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Louise Numina

"Women's Ceremony" by Louise Numina


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Size: 130 x 95cm

Medium: Acrylic on Canvas

Commissions Available

Louise Numina is an Anmatyerre artist and one of six sisters and three brothers who lived at Ti Tree, 190km North of Alice Springs in Central Australia. Her mother is artist Barbara Mbitjana (Other names: Pananka or Price). She attended primary school at Stirling Station, a cattle station near Tennant Creek where she began painting at a young age, taking guidance from her world-famous aunties Gloria and Kathleen Petyarre. She later studied at Yirara College in Alice Springs. After her studies, she returned to Stirling Station to work with the Community Development Program. In 2000 the Numina family moved to Darwin where they still live today.

Louise and her five sisters, also well-respected artists from Utopia, share many totems including the Bush Medicine Plant, Thorny Devil Lizard, Awelye (Ceremonial Body Paint), and Women’s Dreaming’s, Louise first began painting the Women's bush tucker dreaming’s when she was a young girl, and now predominantly paints the Bush Medicine Leaves, Bush Yam & Awelye (Ceremonial Body Paint).

About the artwork

In this painting, Louise depicts the body paint that was painted on Aboriginal women during important ceremonies and rites of passage. Aboriginal women have their own ceremonies in which a series of song and dance cycles tell of the Ancestral Beings who walked the earth teaching women's law and ceremony to isolated groups living throughout the desert.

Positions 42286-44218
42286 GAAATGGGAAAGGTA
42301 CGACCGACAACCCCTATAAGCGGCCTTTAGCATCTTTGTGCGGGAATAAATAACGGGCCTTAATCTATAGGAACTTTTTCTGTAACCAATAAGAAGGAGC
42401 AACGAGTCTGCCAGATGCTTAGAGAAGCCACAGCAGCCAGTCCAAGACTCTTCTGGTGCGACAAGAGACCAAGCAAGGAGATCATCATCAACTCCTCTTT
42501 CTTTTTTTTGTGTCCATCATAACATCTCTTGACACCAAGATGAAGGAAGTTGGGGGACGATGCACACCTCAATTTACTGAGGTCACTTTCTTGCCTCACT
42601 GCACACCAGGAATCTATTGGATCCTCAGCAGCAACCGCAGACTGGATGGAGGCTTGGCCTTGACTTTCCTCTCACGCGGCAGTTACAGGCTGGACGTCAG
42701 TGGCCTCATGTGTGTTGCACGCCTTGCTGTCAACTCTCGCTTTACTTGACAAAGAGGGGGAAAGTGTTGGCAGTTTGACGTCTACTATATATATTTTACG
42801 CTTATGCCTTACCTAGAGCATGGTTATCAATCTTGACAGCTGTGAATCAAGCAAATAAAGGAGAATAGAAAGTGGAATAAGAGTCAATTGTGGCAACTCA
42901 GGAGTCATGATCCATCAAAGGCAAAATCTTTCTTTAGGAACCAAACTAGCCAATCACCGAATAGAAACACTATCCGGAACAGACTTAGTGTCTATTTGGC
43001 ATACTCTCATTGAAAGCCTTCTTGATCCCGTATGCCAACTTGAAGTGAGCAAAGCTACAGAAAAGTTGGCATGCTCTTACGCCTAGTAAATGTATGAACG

Each tribe has its own set of women ancestors with different stories, designs and dances, but most of the ceremonies have one theme common to all groups, that of food gathering as the most important part of women's lives.

The song and dance ceremonies mainly revolve around bush tucker, such as yam, banana, wild tomato, plum, onions, honey ants, witchetty grubs, nuts and berries. In their paintings they depict the implements they use, including digging sticks, grinding stones, and coolamons for carrying. The abstract figures they show are the same as those painted by men. For example, a 'U' shape represents a person or groups of people sitting down with crossed legs. A larger 'U' indicates a windbreak. Concentric circles can represent a campsite, stone, waterhole or fire. The exact imprint of human feet or animal paws depicts tracks of humans, emus, possums, kangaroos etc.

During the ceremonies the women will paint their bodies and breasts in various designs which represent the particular ceremony being performed. Mostly these are curved or straight lines, including circles and squares.